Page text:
By Betty Russell, Pure Matters

Chronic pain, whether it comes and goes or is constant, makes it impossible to do your normal activities without discomfort. Chronic pain can be the result of an injury, illness or medical condition, or its cause may be unknown. Yet, most people with chronic pain can lessen it to tolerable levels, regardless of the cause, according to the American Chronic Pain Association.

These are common types of chronic pain:

  • Headache
  • Low back pain
  • Cancer pain
  • Arthritis pain
  • Pain from nerve damage
  • Pain from sickle cell disease

Pain and inflammation may actually change the nervous system. Because of this, pain may linger long after the physical injury that caused it has healed.

Living with chronic pain can lure you into feeling helpless about your condition. It can cause emotional problems or physical limitations that threaten your relationships, hamper your job performance and limit your activities. Anxiety, depression, anger, hopelessness or desperation about the pain can make it seem worse. This can, in turn, alter your personality and disrupt family and work relationships. Chronic pain can interfere with sleep, leaving you tired and less able to cope with the pain.

No single pain treatment works for everyone, and it's easy to feel like giving up if you've tried several treatments that haven't worked. You may have to wade through a lot of hype and controversy that leave you scratching your head and wondering: What's effective? What's safe? What's my best strategy?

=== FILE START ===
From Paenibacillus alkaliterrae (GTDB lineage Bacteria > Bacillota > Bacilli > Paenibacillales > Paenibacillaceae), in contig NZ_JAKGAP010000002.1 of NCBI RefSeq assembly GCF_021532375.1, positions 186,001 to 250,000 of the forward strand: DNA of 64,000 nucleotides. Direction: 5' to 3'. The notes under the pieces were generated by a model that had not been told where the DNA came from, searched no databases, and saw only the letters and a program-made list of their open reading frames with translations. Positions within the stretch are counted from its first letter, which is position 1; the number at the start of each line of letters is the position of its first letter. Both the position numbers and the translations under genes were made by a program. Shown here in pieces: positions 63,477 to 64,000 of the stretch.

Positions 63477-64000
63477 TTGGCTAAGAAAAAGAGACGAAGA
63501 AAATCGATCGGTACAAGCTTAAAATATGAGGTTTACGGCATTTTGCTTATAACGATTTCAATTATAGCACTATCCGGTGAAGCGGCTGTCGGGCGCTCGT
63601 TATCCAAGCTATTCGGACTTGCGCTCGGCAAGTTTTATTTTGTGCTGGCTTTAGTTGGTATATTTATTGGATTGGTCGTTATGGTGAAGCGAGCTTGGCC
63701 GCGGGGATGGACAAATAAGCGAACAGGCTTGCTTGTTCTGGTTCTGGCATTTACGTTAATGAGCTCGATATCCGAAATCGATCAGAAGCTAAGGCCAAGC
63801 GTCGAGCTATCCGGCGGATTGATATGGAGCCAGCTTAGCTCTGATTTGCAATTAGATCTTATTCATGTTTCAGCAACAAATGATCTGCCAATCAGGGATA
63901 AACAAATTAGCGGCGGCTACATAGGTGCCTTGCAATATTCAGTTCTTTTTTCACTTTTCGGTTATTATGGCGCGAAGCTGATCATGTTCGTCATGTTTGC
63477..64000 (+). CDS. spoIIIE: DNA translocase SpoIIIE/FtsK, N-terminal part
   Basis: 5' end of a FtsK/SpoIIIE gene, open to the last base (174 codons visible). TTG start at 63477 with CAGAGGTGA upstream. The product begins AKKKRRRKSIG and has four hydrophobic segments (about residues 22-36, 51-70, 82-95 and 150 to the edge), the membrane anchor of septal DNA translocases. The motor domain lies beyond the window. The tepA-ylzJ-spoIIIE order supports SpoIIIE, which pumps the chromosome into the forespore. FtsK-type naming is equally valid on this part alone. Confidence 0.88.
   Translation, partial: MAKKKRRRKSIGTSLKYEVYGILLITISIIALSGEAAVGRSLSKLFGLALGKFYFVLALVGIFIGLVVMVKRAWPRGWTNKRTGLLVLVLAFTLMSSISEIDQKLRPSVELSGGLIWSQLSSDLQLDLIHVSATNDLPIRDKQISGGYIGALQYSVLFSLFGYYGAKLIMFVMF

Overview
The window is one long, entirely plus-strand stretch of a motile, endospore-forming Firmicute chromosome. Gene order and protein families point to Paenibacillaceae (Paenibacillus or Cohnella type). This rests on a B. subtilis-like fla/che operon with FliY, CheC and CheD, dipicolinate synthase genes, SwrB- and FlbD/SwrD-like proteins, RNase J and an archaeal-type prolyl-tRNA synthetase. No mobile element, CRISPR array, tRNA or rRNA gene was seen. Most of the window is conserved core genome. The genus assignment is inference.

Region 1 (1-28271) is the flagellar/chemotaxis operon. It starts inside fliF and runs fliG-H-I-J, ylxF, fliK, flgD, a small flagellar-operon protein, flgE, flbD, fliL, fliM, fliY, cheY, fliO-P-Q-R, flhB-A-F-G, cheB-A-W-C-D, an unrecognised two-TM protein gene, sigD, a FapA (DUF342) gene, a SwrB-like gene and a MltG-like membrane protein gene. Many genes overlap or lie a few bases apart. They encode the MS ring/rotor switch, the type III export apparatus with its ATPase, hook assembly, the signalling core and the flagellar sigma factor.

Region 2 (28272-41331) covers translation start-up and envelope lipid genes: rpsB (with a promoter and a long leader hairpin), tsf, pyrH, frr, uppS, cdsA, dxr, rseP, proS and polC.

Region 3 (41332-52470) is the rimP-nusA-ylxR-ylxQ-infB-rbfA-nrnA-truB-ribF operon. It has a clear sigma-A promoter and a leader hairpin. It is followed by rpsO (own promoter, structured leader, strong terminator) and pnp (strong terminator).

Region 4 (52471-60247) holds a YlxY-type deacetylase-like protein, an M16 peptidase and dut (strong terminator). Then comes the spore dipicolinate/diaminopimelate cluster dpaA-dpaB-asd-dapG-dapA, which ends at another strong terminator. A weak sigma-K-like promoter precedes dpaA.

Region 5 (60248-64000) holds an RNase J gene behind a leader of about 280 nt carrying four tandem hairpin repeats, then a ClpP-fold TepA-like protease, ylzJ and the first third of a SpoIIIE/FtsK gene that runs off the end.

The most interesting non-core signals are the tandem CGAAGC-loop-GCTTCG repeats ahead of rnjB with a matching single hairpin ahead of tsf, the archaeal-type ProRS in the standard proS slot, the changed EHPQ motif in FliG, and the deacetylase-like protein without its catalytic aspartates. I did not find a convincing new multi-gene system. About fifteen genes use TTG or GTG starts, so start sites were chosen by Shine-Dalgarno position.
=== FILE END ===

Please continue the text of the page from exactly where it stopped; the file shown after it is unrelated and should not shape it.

Here are steps you can take to manage your pain and feel more in control:

  • Learn all you can about your condition.
  • Keep a pain diary that includes where the pain is, how bad it is, how often it occurs and what makes the pain better or worse.
  • Find a health care provider who understands chronic pain, has experience treating pain similar to yours, is willing to talk and listen to you, and is willing to talk to your family. Not all doctors have been trained to treat pain. Sometimes, a team of health care professionals may need to be involved.
  • With your health care provider, identify the pain and figure out a pain management plan. This plan may include medications, as well as non-medical treatments such as exercise and meditation.
  • Take care of your mental health. If you think you may be depressed or are having difficulty with another mental or emotional problem, tell your health care provider. It's important to work closely with your provider to adjust your pain management plan as needed.

Many options for treatment

Most treatments will not get rid of all the pain, but they can reduce the amount of pain you have and how frequently you have it. Treatment can increase your ability to move and remain independent. Most treatment plans involve a combination of medication, therapy and lifestyle changes.